Wednesday, June 05, 2013
I have many regrets about dropping off the radar with eastvillageidiot over the winter and spring. I missed the chance to INSIST that you march over to the Metropolitan Museum of Art to see the film installation Street. It is an amazingly cool work by artist James Nares capturing the spirit of the real people of New York City. Read more:
Street, a new video by the British-born artist James Nares, forms the centerpiece of this exhibition. Over the course of a week in September 2011, Nares—a New Yorker since 1974—recorded sixteen hours of footage of people on the streets of Manhattan from a moving car using a high-definition camera usually used to record fast-moving subjects such as speeding bullets and hummingbirds. He then greatly slowed his source material, editing down the results to one hour of steady, continuous motion and scoring it with music for twelve-string guitar composed and performed by his friend Thurston Moore, co-founder of Sonic Youth.
Originally, I took Ben because he was searching for an exhibit in NY that he could review for his art class. The one hour experience overwhelmed both of us. It's been a while since I've fallen back in love with the City. The fluid choreography of every day life on its streets hit such a deep chord in me. It felt like coming home. The colors and textures of each neighborhood were so vivid from the lush fruit sold outside bodegas uptown to the polished brass of midtown. Check out a clip:
Thursday, May 30, 2013
Don't let the title of this post mislead you. I will not be leaving the earth's orbit anytime soon. At least not by choice.
It is simply that I decided to take on a huge personal frontier. Space. Personal space, physical space and if time permits, outer space. Okay, maybe not that last part.
They say all great journeys begin with the first step, which in my case, still leaves me in my apartment. Growing up with my four sisters and brothers in an East Village railroad flat then an undersized suburban home with grandparents, parents and various dogs, cats, guinea pigs and amphibians produced a mixed aesthetic perspective among us. Most of my siblings left home with an unwavering commitment to minimalism, purposeful design and profound neatness. My younger brother's stunning apartment recently made the cover of New York magazine for that very reason.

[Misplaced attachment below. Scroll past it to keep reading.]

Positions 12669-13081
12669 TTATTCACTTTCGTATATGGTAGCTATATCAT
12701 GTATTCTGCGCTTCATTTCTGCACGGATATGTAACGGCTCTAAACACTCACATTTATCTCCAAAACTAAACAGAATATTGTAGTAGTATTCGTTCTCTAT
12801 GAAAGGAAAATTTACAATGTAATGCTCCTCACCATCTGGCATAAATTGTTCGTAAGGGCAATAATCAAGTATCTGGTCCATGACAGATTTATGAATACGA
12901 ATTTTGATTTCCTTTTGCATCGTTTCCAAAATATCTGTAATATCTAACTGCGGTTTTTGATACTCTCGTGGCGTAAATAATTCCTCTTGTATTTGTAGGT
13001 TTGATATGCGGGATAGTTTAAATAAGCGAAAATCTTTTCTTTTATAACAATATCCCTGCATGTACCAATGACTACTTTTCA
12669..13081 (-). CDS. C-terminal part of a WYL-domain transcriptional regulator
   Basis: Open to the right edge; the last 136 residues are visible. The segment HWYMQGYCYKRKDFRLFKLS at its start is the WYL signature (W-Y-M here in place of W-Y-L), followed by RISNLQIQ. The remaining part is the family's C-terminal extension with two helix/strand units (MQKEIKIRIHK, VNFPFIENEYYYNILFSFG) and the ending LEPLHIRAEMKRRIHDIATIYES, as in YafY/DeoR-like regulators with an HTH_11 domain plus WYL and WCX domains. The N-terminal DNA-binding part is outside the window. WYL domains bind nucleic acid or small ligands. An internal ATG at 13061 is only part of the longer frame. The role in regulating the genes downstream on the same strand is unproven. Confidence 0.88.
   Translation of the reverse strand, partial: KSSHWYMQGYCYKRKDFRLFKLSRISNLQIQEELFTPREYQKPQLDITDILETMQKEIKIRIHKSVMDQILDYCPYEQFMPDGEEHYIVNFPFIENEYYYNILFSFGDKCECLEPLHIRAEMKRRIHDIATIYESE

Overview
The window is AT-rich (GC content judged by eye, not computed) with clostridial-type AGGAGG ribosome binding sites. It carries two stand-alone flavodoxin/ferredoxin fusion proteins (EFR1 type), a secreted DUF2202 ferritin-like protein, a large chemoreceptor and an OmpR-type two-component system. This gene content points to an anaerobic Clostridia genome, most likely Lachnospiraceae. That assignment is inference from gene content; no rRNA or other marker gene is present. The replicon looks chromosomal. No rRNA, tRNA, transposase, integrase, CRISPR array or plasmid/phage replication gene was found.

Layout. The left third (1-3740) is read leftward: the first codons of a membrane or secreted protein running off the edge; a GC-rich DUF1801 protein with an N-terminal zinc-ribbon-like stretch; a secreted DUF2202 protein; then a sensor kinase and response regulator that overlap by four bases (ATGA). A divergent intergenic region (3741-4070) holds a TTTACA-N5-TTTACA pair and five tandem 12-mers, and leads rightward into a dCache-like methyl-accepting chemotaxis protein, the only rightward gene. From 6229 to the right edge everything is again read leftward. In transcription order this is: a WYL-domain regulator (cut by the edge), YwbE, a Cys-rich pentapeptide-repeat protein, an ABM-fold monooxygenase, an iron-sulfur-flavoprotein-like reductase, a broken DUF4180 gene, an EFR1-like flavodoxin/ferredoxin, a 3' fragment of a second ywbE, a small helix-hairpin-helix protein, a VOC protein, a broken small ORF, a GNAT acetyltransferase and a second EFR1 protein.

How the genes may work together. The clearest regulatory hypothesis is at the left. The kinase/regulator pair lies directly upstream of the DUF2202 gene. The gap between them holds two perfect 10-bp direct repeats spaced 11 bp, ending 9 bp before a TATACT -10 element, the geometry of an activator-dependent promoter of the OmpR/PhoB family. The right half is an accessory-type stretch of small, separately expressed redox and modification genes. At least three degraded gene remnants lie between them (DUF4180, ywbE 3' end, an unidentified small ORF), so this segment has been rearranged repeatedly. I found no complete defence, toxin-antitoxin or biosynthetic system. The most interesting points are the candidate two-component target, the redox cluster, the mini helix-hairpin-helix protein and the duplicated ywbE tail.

Not me folks. I got the roly-poly hippy dippy gene. Stacks of stuff everywhere. Books, instruments, clothes, artwork, sentimental objects that have no rational purpose in my home and papers hailing from all points of the universe. I would not be surprised to find the Magna Carta wedged under my bureau between dog toys and unstrung ukuleles.
Change is in the wind. And as ancient texts suggest, the time has come to put away childish things. Not in the literal sense of toys, silly behavior or a sense of wonder about the world, just all the crap that stops you from growing and evolving. Now I want my home to reflect who I am instead of the clutter or visual static that I hide behind. There. I said it. The editing process has begun.
So, I asked Brian to paint our apartment bedroom the color of butter. After the paint dried, it looked much more like a stick of butter creamed together with egg yolks. It is a rich color that exudes a sense of fruitfulness and abundance. God had a hand in painting those walls. The color is far deeper in tone than the bucket of paint we brought in. It makes all the fabric, wood and artwork in my bedroom look ripe. I cast off any stuff I did not need and it feels so liberating.
It's good to be free.